FAIR Legislative Update August 13, 2012
The number of illegal aliens estimated to be eligible for amnesty under the Obama Administration's deferred action program continues to rise as the Administration refuses to set determinative eligibility criteria.
The latest figure of prospective beneficiaries, put out by the Migration Policy Institute (MPI) last week, is 1.76 million. (See MPI Website, August 2012) MPI increased its original estimate of 1.39 million after the Administration issued guidelines easing the qualifying educational requirements.
The Administration initially indicated that illegal aliens must be in school as of the date the amnesty initiative was announced, June 15. (DHS Press Release, June 15, 2012) However, in guidelines issued last week, the Administration altered this standard and indicated that illegal aliens must merely be enrolled in school as of the date they submit their application to qualify. (USCIS Website, Aug. 3, 2012)
Both estimates stand in stark contrast to the Administration's initial estimation that only 800,000 illegal aliens would benefit from the amnesty program. (FAIR Legislative Update, June 19, 2012)
Although it continues to alter and expand its eligibility criteria, the Administration plans to begin accepting applications this Wednesday, August 15. According to internal DHS documents leaked to the Associated Press last month, the Department must hire more than 1,400 new employees to accommodate the anticipated surge in applications at an estimated cost of $585 million. (FAIR Legislative Update, July 30, 2012)
The Treasury Inspector General for Tax Administration released a report last week indicating that Internal Revenue Service (IRS) managers discouraged their employees from detecting illegal alien tax fraud. (Fox News, Aug. 9, 2012)
The latest Treasury Inspector General report legitimizes years of employee complaints about deficiencies in the Individual Taxpayer Identification Number (ITIN) application review and verification process. Although illegal aliens are unauthorized to work in the U.S., they are required to comply with federal tax laws. As a result, the IRS grants illegal aliens ITINs to allow them to file tax returns.
However, the report reveals that IRS management “has not established adequate internal controls to detect and prevent the assignment of an ITIN to individuals submitting questionable applications.” (See TIGTA Report 2012-42-081 at p. 6, July 16, 2012) According to the Inspector General's findings, IRS management has:
- Created an environment which discourages tax examiners responsible for reviewing ITIN applications from identifying questionable applications;
- Eliminated successful processes used to identify questionable ITIN application fraud patterns and schemes; and
- Established processes and procedures that are inadequate to verify each applicant's identity and foreign status. (Id.)
In particular, the report notes that IRS management cares more about quickly processing ITIN applications than ensuring it grants ITINs to only qualifying individuals. The report reads, “The lack of emphasis on identifying questionable applications is demonstrated by the processing time periods set for tax examiner review of the applications, the lack of extensive training on identifying questionable applications, and the criteria tax examiners are required to follow when identifying an application as questionable.” (Id. at p. 6) Even more telling of the IRS' unwillingness to stop fraud, the report notes that even if criteria and training were adequate, IRS protocol makes it unrealistic to expect employees to be able to identify fraudulent applications because the IRS accepts mere copies of supporting documentation rather than requiring the original document or a certified copy. (Id. at p. 7) The report concludes that as a result of such policies, the IRS ends up assigning ITINs to individuals with fraudulent applications — primarily illegal aliens — which enables them to commit tax fraud.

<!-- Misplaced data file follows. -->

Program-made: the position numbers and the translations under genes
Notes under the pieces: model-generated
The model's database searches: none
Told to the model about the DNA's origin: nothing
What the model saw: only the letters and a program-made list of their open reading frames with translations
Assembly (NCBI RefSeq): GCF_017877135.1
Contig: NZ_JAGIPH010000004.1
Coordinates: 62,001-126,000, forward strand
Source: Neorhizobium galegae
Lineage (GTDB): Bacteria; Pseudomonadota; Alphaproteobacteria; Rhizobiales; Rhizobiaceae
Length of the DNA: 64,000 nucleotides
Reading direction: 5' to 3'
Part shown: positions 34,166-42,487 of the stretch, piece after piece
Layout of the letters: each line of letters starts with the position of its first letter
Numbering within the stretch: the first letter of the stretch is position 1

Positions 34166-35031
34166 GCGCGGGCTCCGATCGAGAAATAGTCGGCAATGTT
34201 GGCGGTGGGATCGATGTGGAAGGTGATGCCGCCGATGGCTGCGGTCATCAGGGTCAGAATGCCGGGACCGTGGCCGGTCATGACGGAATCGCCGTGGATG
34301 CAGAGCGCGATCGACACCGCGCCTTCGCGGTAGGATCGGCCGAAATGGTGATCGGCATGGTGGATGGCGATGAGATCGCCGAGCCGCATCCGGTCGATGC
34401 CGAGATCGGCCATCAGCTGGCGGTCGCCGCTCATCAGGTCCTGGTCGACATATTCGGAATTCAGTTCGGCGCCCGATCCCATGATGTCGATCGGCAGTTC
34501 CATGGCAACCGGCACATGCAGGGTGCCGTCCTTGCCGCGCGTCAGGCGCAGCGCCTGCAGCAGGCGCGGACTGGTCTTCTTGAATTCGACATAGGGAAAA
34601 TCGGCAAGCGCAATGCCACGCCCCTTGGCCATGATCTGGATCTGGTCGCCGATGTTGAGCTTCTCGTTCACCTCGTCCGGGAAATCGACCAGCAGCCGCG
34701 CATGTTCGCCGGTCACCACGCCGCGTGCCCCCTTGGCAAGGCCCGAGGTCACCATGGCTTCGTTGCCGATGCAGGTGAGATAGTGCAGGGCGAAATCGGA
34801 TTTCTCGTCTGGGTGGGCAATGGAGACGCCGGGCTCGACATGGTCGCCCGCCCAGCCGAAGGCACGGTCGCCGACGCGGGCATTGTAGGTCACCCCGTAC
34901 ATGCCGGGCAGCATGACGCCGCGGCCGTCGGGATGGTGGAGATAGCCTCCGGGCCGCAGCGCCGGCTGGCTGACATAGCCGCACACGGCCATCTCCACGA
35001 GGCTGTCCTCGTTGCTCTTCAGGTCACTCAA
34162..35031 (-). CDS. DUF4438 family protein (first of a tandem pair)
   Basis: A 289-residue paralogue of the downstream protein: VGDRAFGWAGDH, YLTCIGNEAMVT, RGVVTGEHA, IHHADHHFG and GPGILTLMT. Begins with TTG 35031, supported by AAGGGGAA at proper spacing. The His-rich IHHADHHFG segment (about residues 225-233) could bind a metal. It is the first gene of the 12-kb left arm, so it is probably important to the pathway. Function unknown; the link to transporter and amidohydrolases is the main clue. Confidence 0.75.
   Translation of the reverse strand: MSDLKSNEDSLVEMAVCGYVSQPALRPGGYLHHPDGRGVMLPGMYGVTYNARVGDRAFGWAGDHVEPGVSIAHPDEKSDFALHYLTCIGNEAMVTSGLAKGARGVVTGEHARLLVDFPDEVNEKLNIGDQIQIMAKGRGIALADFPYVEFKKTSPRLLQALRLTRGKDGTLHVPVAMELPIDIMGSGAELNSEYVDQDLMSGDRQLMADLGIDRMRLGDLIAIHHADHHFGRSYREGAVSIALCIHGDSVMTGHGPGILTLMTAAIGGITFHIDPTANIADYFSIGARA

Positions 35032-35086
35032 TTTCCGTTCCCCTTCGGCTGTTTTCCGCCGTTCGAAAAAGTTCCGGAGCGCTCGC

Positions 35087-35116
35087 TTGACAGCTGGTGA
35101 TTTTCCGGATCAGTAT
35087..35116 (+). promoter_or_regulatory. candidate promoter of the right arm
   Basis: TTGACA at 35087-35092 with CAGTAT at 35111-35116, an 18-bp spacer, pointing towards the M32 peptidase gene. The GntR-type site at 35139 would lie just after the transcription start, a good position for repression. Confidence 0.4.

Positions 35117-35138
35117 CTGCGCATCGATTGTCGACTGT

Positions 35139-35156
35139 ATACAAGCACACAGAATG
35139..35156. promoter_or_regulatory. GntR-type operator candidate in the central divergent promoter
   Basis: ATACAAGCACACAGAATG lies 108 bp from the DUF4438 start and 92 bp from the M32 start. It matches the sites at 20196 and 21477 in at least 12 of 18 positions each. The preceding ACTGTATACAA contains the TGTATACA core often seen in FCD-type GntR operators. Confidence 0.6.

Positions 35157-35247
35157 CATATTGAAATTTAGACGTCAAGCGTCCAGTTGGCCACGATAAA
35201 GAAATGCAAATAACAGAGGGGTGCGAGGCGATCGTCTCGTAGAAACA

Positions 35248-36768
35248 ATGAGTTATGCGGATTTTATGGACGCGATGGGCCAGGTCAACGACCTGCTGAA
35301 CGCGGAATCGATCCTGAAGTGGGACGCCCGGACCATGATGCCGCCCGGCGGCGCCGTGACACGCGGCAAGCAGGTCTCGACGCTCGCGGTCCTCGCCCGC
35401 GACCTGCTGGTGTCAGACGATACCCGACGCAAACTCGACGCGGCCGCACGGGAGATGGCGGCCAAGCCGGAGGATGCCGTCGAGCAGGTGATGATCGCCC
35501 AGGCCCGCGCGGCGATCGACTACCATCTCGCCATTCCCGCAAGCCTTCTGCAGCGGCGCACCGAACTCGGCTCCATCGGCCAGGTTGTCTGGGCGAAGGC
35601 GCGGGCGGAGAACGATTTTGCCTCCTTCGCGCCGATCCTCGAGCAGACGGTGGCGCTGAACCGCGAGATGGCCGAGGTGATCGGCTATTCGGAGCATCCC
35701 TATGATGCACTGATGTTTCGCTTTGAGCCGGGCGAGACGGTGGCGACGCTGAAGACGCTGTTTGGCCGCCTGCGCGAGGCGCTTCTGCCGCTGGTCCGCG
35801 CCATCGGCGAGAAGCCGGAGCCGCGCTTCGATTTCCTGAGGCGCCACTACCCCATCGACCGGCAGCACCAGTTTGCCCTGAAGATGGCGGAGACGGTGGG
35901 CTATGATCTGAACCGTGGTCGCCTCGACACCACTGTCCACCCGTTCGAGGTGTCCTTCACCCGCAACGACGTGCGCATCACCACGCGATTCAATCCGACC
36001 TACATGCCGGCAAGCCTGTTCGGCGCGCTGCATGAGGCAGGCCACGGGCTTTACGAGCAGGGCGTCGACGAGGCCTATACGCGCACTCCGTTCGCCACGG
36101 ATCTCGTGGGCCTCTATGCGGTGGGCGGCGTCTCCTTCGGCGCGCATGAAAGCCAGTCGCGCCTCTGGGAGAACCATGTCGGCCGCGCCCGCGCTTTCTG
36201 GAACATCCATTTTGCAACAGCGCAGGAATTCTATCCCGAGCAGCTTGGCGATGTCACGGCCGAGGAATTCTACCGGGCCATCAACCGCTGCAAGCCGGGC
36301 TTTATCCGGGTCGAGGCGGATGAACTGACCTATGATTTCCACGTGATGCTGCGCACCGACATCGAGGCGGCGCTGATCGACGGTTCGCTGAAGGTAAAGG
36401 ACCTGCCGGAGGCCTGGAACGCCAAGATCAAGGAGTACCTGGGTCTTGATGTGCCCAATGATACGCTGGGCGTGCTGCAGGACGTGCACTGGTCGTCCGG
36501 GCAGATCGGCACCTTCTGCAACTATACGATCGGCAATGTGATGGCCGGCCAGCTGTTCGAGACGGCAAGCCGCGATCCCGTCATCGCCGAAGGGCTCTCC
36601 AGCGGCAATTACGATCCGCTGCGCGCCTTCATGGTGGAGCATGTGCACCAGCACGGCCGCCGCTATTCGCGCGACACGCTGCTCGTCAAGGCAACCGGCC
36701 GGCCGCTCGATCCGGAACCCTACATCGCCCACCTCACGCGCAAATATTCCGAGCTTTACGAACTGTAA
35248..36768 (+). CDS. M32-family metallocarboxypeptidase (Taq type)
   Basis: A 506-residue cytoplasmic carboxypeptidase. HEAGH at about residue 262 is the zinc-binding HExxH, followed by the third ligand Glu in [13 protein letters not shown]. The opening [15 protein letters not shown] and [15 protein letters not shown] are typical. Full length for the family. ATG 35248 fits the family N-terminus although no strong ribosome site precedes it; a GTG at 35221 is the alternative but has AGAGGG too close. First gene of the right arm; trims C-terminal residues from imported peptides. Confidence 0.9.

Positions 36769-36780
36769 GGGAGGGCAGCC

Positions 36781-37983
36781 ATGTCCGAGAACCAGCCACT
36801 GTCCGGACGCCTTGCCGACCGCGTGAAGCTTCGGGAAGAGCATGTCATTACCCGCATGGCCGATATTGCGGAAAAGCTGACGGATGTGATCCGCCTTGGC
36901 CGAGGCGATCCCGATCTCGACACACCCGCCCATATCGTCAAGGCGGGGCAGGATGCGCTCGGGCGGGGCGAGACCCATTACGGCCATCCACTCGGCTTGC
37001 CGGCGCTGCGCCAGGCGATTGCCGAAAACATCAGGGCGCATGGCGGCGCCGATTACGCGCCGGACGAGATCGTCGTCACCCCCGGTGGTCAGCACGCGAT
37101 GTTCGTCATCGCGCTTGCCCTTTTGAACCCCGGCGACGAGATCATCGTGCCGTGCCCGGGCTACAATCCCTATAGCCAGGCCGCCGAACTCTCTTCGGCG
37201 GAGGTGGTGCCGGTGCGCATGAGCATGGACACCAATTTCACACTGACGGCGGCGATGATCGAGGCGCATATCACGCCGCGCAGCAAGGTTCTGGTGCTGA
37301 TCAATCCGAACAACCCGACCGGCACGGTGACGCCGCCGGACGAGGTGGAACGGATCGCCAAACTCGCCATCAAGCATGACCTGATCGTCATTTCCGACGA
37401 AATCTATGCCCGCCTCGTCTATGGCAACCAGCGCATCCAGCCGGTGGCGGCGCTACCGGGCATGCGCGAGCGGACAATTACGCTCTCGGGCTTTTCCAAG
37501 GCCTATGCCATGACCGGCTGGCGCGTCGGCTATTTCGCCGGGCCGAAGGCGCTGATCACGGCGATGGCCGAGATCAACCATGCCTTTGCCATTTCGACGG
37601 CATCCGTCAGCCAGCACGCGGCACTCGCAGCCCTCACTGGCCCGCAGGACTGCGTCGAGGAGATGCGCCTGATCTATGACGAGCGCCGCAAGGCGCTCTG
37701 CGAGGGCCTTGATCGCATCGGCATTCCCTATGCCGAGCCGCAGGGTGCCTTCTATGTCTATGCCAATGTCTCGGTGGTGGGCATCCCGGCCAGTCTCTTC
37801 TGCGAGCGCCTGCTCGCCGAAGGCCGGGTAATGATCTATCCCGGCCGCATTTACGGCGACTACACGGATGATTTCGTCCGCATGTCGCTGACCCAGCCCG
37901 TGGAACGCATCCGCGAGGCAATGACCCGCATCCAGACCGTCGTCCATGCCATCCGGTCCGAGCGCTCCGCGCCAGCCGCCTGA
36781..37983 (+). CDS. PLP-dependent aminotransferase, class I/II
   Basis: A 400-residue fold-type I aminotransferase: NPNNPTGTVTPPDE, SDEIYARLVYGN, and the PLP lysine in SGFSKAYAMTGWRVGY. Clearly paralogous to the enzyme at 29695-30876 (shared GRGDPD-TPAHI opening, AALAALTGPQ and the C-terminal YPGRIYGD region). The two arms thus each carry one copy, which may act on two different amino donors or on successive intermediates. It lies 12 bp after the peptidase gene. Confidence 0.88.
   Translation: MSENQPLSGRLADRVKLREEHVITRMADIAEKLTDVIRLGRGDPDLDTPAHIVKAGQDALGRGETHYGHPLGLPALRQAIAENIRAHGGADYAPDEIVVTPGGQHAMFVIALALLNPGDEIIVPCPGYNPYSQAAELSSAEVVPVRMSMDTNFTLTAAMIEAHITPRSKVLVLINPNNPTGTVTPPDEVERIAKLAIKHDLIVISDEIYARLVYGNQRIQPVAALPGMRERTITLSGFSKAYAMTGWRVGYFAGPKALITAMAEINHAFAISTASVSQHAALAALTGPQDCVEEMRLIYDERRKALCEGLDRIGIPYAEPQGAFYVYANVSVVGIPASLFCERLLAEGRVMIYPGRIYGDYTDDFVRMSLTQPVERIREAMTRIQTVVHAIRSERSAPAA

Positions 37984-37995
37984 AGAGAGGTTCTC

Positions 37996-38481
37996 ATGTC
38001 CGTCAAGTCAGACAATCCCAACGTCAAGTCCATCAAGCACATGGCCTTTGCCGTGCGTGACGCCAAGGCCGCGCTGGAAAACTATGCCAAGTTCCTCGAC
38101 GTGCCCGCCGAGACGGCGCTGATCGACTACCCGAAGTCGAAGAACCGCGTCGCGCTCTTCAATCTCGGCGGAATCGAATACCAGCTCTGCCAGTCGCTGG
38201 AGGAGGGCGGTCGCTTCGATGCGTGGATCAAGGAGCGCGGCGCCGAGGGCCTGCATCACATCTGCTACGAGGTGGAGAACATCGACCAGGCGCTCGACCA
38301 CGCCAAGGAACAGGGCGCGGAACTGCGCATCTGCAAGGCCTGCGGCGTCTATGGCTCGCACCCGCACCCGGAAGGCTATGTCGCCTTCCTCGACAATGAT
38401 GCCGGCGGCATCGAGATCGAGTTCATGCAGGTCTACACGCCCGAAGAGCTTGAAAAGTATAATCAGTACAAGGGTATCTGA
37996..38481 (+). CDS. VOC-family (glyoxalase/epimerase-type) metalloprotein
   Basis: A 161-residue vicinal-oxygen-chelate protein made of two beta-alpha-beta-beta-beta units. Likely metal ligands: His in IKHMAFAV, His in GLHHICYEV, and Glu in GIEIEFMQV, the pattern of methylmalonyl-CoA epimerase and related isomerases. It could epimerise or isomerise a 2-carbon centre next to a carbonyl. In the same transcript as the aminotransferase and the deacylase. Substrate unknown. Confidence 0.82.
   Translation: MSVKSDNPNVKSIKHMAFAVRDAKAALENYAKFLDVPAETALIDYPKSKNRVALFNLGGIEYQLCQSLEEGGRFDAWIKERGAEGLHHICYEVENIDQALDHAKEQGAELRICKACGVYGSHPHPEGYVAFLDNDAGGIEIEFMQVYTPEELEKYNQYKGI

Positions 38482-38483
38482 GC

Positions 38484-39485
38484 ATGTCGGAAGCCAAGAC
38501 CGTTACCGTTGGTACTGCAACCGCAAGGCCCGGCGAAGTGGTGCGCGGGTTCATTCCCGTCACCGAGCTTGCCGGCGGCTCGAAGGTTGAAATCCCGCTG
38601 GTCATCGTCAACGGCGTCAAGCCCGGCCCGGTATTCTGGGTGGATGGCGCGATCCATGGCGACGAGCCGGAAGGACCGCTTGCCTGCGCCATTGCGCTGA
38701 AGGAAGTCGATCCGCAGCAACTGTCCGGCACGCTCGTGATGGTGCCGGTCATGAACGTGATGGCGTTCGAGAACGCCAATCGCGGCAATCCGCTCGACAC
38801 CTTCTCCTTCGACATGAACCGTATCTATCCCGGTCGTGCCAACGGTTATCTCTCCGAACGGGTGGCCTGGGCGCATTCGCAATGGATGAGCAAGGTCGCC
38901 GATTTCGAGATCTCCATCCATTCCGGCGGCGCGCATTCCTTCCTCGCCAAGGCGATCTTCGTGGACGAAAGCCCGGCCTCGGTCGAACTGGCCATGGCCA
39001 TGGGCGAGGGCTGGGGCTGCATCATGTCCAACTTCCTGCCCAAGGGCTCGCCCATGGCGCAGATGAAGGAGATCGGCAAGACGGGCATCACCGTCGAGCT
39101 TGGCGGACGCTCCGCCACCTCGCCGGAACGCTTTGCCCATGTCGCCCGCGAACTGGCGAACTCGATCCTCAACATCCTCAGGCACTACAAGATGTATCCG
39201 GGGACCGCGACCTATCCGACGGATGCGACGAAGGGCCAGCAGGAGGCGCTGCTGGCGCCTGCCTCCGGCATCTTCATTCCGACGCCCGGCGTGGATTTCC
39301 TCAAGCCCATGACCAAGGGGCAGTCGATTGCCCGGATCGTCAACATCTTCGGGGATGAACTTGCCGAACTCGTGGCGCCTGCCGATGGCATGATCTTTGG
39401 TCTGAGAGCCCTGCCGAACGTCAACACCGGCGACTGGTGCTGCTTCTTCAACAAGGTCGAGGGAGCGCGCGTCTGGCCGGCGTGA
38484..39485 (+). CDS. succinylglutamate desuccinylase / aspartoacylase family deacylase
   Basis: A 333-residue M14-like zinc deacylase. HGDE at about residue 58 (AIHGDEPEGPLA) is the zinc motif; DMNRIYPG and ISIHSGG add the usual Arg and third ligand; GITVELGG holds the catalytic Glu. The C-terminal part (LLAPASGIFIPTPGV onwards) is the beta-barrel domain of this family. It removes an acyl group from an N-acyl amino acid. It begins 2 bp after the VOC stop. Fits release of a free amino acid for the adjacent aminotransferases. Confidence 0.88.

Alarmingly, the IRS has known of such tax fraud for at least a decade, following a September 2002 report revealing that illegal aliens had been using ITINs to collect the Additional Child Tax Credit (ACTC). Under the ACTC, illegal aliens can receive tax refunds even if they did not pay any taxes themselves. Because of this, the Inspector General said, “it is essential that the IRS have adequate processes and procedures that ensure only qualified and eligible individuals are assigned an ITIN.” (Id.)
Nonetheless, cases of illegal aliens committing ACTC fraud are rampant. Earlier this year, an investigation by an Indianapolis news station uncovered that illegal aliens working unlawfully in the U.S. were claiming the tax credit for minor relatives — primarily nieces and nephews — living outside of the country, in Mexico. The Indianapolis reporter also spoke with an illegal alien who revealed that multiple illegal aliens had been scamming taxpayers by using the same address to claim the ACTC for 20 minors, when in fact only one child actually lived at the given address. His explanation: “If the opportunity is there and they [the government] can give it to me, why not take advantage of it?” (NBC wthr.com, July 5, 2012)
Moreover, the Inspector General released a report last year showing that illegal aliens received an astounding $4.2 billion in taxpayer dollars by claiming the ACTC in 2010. (See TIGTA Report 2011-41-061, July 7, 2011; see also FAIR Legislative Update, Sept. 6, 2011)Although several Members of Congress have introduced bills to eliminate the ability of illegal aliens to receive this tax credit by requiring a valid social security number, Congressional leadership refuses to act.